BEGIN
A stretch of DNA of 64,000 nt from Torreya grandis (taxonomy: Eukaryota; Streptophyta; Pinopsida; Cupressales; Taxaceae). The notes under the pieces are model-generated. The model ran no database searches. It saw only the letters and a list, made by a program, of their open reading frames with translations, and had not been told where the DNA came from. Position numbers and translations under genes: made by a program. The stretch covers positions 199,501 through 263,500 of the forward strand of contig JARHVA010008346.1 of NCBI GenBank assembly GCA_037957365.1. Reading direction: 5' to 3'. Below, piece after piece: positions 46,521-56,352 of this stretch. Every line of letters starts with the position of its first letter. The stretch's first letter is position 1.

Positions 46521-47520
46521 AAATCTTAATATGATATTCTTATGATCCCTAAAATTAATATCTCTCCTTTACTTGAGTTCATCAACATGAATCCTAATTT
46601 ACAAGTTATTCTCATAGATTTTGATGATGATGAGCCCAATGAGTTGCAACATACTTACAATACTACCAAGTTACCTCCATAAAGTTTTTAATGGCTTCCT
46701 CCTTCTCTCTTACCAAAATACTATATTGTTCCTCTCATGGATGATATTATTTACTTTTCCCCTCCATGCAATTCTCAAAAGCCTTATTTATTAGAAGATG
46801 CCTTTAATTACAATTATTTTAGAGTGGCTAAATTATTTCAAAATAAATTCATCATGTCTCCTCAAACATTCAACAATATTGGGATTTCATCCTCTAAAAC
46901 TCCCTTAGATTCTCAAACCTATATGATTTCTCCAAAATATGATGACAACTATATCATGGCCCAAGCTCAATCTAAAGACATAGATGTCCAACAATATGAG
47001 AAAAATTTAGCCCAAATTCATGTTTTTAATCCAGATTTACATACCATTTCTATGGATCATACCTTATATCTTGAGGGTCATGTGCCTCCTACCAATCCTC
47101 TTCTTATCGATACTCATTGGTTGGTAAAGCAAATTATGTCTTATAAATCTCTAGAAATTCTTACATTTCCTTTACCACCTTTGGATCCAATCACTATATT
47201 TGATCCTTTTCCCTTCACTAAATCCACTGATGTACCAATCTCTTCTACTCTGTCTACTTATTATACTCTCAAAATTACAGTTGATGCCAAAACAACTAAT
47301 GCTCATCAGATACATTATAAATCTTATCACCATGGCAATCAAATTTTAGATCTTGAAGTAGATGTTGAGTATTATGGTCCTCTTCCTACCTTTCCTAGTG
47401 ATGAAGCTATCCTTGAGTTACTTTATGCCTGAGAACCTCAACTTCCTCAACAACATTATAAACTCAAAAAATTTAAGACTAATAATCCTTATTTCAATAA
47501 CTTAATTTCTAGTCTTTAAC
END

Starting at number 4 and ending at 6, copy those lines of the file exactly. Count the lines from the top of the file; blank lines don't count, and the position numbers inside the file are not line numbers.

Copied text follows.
46601 ACAAGTTATTCTCATAGATTTTGATGATGATGAGCCCAATGAGTTGCAACATACTTACAATACTACCAAGTTACCTCCATAAAGTTTTTAATGGCTTCCT
46701 CCTTCTCTCTTACCAAAATACTATATTGTTCCTCTCATGGATGATATTATTTACTTTTCCCCTCCATGCAATTCTCAAAAGCCTTATTTATTAGAAGATG
46801 CCTTTAATTACAATTATTTTAGAGTGGCTAAATTATTTCAAAATAAATTCATCATGTCTCCTCAAACATTCAACAATATTGGGATTTCATCCTCTAAAAC